We also defined what is the sequence of those activities, like where to start and how we are going to conduct each activity. So, when the execution actually started, which happened on the day of the BCP drill, we took notes of each activity and took time and recorded the time it took for each activity, like against the time we planned for each activity.
Once the drill was conducted successfully, we did a retrospective to identify findings and gaps for what we had planned initially and the learnings we can carry forwards for the next BCP drill or whenever we have to actually implement the BCP in our project.
We also submitted an execution summary of all the steps that we executed, plus all the artifacts, which we took before the drill and after the drill to ensure that the drill is actually successful.
Joseph: True! One of the things that I’ve always seen and which is what we follow and which I insist that we follow is not only the planning part of it, not only the runbook that we prepare as a plan, but also the retro that happens so that we can improve upon whatever that we have done. There’s a continuous improvement because BCP routine is not one time. Because it checks the availability for SOC2 certification, this needs to be continuously done. So then when we have done a retro, that helps us to improve on the next iteration and subsequent iterations.
So, thank you, Amit. We talked about the planning and then what happens. Let’s go to that day of conducting the BCP. So, Amit, you already talked about some of the retro. I would want to hear some of the retros that you have done. But I want to go back to the beginning of the day.
How does that day look like? When do you start? How do you start? Amit, do you want to start answering that?
Amit: Sure. Basically, we have set a particular schedule, a time is decided when we are all going to meet on that particular day. There is a ticket trace that there is a disaster or some kind of an event that has happened, due to which the infrastructure or the application is not available.
We try to simulate an actual scenario or that event would trigger and how we are going to respond to that scenario. So, everybody comes onto a common bridge. We all ask team members who are supposed to be part of that grill. We all collectively join on that bridge and we start going through all the activities.
We declare, yes, there has been a disaster. There has been a downtime now. So, we need to start preparing for that. Immediately we start the execution process, taking up all the previous backups, which we have taken regularly and trying to simulate how we would actually respond to that event if that happens.
Joseph: Okay. Harish, how did your day look like? How long it took? Can you share some knowledge on that?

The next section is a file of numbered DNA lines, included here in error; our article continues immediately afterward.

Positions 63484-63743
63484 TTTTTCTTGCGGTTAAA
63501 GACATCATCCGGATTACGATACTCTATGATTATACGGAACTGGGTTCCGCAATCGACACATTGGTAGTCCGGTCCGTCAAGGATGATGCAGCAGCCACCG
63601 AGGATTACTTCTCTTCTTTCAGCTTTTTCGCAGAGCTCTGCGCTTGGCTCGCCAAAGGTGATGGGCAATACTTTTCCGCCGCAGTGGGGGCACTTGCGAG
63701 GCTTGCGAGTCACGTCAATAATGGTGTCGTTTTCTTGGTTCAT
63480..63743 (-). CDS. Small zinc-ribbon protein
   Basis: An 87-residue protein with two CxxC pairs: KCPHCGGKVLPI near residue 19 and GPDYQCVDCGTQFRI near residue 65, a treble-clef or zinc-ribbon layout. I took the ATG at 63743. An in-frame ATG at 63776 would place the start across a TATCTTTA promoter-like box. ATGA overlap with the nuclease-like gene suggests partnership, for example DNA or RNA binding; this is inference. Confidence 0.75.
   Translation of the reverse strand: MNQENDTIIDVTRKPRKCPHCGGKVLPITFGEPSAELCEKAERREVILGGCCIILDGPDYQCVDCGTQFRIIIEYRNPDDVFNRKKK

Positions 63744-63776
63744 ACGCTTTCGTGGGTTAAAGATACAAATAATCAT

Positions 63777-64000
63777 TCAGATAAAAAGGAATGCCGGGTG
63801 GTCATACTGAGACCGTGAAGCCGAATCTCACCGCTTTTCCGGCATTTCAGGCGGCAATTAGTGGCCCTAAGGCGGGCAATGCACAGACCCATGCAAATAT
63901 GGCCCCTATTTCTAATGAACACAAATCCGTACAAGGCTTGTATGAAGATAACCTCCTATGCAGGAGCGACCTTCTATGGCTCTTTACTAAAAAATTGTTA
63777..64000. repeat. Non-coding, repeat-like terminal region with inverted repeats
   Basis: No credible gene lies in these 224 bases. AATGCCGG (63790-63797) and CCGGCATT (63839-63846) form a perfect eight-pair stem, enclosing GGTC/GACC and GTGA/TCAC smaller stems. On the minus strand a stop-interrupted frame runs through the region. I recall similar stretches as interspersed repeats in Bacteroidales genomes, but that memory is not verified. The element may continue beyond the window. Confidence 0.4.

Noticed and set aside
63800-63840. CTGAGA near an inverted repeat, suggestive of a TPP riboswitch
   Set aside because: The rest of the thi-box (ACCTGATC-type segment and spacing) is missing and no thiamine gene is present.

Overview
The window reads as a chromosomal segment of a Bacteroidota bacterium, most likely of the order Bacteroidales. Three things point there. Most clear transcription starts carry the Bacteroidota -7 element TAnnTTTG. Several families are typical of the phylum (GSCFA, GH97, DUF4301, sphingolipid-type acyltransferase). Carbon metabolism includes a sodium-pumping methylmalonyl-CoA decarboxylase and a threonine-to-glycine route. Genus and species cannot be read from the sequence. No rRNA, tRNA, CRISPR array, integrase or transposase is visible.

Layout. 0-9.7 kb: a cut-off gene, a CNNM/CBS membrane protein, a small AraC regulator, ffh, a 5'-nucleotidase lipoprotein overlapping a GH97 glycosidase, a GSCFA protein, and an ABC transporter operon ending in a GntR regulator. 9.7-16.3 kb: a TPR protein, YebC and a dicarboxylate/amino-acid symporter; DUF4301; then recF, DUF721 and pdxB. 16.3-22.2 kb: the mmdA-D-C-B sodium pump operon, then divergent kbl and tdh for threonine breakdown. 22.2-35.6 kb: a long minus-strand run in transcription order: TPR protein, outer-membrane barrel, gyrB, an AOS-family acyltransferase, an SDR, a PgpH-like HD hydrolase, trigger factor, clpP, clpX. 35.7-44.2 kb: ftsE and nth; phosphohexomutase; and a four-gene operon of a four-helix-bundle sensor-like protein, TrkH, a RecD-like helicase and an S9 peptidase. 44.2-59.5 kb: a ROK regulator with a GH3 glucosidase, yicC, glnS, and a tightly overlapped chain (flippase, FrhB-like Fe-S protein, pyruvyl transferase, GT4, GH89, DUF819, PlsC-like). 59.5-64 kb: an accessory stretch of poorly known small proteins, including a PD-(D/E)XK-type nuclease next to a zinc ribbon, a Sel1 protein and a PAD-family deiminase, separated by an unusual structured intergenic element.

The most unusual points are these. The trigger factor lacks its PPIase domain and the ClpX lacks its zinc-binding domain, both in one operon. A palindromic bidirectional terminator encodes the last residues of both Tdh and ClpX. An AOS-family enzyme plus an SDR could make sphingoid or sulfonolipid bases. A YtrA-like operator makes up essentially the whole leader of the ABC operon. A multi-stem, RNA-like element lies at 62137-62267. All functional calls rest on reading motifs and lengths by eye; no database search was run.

Harish: Sure Joseph. We are supporting two applications. They have their mobile counterparts as well, in turn four applications. The RTO for us in this case was 24 hours. It means you’ve to start collecting your evidences, perform all the activities in the runbook, make the new system up and running, collect the evidences again, compare it, and then make sure the system is working as it was working in the early scenario.
Because both the teams are in different time zones, the common time was agreed upon between multiple teams/stakeholders. We started early time of the U. S so there will be a more overlapping period as compared to if we start midday or something.
About steps, we started by scheduling a meeting in which all the key stakeholders were invited. Everyone was prepared and new what to do. The business and QC team started collecting evidences. Then, each team performed its activities. The infrastructure team, they created, uh, the required infrastructure and restored the data and the file backups.
The DevOps team ran their pipelines, made configuration changes, and they started their jobs. Once everything including the self-validation was done and the system was in place, we moved to the QC and the business validation. Once, it was done, we stored the evidences and generated a report for the auditors.
All these activities took us close to five hours. In this time, we were able to perform each and every step, record everything, verify everything and generate the report as well.
Joseph: Wonderful! Amit, you talked about some of the retros. So, I would be keen to know. Maybe you can share one of two findings from your retro.
Amit: One of the key findings was that we had set a scheduled time for our testing of the environment. But when we actually went into the testing activities, we found that we took about an hour more than what we had planned for. When we did the retro, we found out that instead of running the smoke test cases, we were doing a detailed regression round, right?
It meant that we were covering a lot many test cases then probably we should have intended for. So, the plan it took us was close to, let’s say it took us three hours instead of taking considering two hours. So, ideally, we should have done that activity in two hours. So, the learning for us was that we should focus on the key business requirements or the smoke test as if we can’t go into a detailed round of testing, right?
You need to focus on your smoke test to ensure that the system is up and running, compare the data obviously, and see, give a go ahead. So, that was one of the learnings.
Joseph: Fantastic. Fantastic. Thank you, Harish. Thank you, Amit, for sharing your knowledge on how to design and develop a SoC compliant application, as well as how to run a BCP procedure as part of evaluating the availability for SoC2 applications.
Harish: Thank you so much.
Amit: Thank you.
Joseph: Thank you for watching our NET Talks. If you have any requirements for developing enterprise applications, we would love to talk to you. Thank you.